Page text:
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Reaction to Fed end of QE2 by bond market will surely affect auto industry

If you want to know what will affect the auto industry next, look no further than the response of the bond market to the Fed Chairman, Ben Bernanke's post meeting news conference.

It doesn’t matter what the charts shows today for the bonds, but what it will show once QE2 funding has offically ended. That’s right, the bond market will likely reset everything you have come to know about interest rates and its relation to the costs and sales including automobiles, as represented by the DJ US Autos and Parts ($DWCAUP).

Fact is, the cause for all the change is simple. There has been increasing domestic political pressure along with turbulent global economic conditions that will drive the Federal Reserve to let its massive bond-buying program expire in a matter of days.

Furthermore, the Fed has announced no new initiative to prop up the American economy, even as the central bank downgraded its economic assessment to reflect the sputtering recovery.

Some believe the Fed will have a QE3 or quantitative easing, but call it by some other name. Time will tell.

Either way, America will address its budget and debt problems or it will kick the can once more down the road.

In the end, though, the auto industry along with many other industries will pay a giant price. Suffer the pain now or later.

The good news is, corporate America, especially the auto industry, is in far better shape to handle a double dip should one occur.

As the Fed concluded its two-day monetary policy meeting, it said it would keep a key short-term interest rate at near zero for the foreseeable future to support the economy. However, policymakers agreed to allow a $600-billion program to buy U.S. Treasury bonds at the end of this month to lapse as scheduled.

There are two ways to look at this: Although both moves were adopted unanimously and were widely expected by economists and Wall Street investors, it means the end of a major monetary stimulus effort at a time when the economy is weakening. Furthermore, there is little chance of new large-scale economic support from the government.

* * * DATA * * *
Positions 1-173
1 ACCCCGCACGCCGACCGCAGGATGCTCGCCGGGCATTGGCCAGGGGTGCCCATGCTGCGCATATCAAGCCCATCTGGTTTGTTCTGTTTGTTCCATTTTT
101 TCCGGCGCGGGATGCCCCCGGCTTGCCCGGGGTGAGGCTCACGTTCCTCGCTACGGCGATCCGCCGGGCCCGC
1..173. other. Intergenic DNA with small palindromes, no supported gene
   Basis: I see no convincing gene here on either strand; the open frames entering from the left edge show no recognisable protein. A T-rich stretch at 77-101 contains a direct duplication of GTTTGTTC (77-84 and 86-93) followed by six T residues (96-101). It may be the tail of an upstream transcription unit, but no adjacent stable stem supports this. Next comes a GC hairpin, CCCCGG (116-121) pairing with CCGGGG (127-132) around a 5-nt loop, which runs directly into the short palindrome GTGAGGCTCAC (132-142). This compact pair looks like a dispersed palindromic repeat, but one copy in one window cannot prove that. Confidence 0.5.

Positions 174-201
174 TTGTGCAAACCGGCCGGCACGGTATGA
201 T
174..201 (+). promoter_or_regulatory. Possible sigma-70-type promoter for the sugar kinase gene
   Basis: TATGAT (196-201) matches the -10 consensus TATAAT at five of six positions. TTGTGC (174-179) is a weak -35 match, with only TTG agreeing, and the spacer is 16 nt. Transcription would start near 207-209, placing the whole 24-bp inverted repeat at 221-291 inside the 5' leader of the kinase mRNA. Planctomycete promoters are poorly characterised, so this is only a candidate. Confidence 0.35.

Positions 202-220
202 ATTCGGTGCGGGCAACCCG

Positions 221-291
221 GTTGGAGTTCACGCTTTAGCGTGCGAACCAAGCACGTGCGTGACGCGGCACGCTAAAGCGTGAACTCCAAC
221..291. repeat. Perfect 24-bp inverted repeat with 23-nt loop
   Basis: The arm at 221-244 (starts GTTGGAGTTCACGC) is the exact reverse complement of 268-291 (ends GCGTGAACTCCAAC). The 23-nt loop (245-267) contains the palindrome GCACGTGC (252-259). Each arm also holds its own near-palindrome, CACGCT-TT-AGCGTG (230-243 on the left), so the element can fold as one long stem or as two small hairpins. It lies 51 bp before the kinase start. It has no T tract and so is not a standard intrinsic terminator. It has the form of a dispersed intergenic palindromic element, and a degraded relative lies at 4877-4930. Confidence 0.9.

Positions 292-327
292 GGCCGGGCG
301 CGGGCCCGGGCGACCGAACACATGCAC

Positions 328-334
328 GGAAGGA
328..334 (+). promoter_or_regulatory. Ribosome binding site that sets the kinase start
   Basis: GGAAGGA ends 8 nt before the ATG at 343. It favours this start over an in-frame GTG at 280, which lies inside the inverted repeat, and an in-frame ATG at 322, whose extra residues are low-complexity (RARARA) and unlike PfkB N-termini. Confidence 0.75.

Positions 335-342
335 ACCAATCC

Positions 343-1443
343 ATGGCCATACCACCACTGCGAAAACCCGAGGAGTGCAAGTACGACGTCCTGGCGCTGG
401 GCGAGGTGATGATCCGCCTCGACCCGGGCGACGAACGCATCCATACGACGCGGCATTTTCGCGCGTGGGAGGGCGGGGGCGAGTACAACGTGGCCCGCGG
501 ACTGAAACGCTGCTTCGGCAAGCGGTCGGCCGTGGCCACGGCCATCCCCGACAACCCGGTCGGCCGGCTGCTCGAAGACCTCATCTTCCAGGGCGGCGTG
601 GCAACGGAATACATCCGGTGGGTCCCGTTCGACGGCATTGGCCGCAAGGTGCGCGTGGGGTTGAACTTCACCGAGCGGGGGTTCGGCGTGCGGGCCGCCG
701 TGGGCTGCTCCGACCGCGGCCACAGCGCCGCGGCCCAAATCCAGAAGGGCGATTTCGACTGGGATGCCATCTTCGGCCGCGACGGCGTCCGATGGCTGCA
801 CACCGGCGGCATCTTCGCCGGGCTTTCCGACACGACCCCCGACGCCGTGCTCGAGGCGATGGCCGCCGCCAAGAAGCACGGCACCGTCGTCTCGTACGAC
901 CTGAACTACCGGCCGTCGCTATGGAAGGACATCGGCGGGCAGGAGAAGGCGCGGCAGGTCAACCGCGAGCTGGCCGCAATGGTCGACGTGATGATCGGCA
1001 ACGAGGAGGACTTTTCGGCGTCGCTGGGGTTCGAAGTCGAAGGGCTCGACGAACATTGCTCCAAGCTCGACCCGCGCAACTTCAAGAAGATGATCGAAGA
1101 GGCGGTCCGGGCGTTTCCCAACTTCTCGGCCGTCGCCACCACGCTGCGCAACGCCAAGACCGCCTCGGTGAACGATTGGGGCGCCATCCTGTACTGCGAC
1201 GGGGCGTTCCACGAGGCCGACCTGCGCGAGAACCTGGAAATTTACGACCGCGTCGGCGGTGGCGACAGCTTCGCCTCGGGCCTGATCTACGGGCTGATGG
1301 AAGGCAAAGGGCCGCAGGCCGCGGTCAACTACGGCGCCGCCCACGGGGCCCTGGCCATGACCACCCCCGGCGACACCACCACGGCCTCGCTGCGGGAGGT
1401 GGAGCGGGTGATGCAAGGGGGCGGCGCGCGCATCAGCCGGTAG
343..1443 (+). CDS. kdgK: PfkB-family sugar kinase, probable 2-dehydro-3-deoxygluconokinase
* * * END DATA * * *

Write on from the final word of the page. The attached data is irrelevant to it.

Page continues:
Question is, will the net effect on the economy hurt President Obama’s reelection bid?

Still, many analysts have lowered their forecasts and remain worried about the economic outlook. After all, there is the prolonged weakness in the American housing and job markets, not to mention the more recent the turmoil over the debt-restructuring problems in Greece. Then add to the mix the political brawling in Washington over the federal deficit and the looming debt ceiling deadline.

One look at the DJ US Autos and Parts ($DWCAUP), which is not really an index but a collection of auto related stocks, you see it trading below its 150 day moving average.

Of course, my own channel system is signaling a short-term buy after the latest down leg. Question is, will the Fed announcement overcome the recent almost-bullish trip.

For the record, the Fed’s new outlook on the economy, inflation and unemployment rates were seen today when Chairman Ben S. Bernanke offered his own assessment of the recovery and laid out policy options in his second-ever news conference following a Fed monetary policy meeting.

As the press conference was scheduled to be seen live on the Fed's website, CNBC had three economists ready to rate the chairman.

Still, Bernanke mentioned that 2012 is expected to see economic growth. With that said, it would seem there is no need to support with anything like a QE3; and that will affect the bond market to raise rates which will drive up borrowing costs for already-strapped auto buyers.

About the Reporter: After 39 years in the auto industry as a design engineer, Frank Sherosky now trades stocks, futures and writes articles, books and ebooks like, "Perfecting Corporate Character," "Awaken Your Speculator Mind", and "Millennial World Order" via He may be contacted here by email: [email protected]
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Armen (not verified)    June 22, 2011 - 3:57PM

Very good analysis on how the end of the bond market and interest rate support will affect the auto manufacturers in the United States.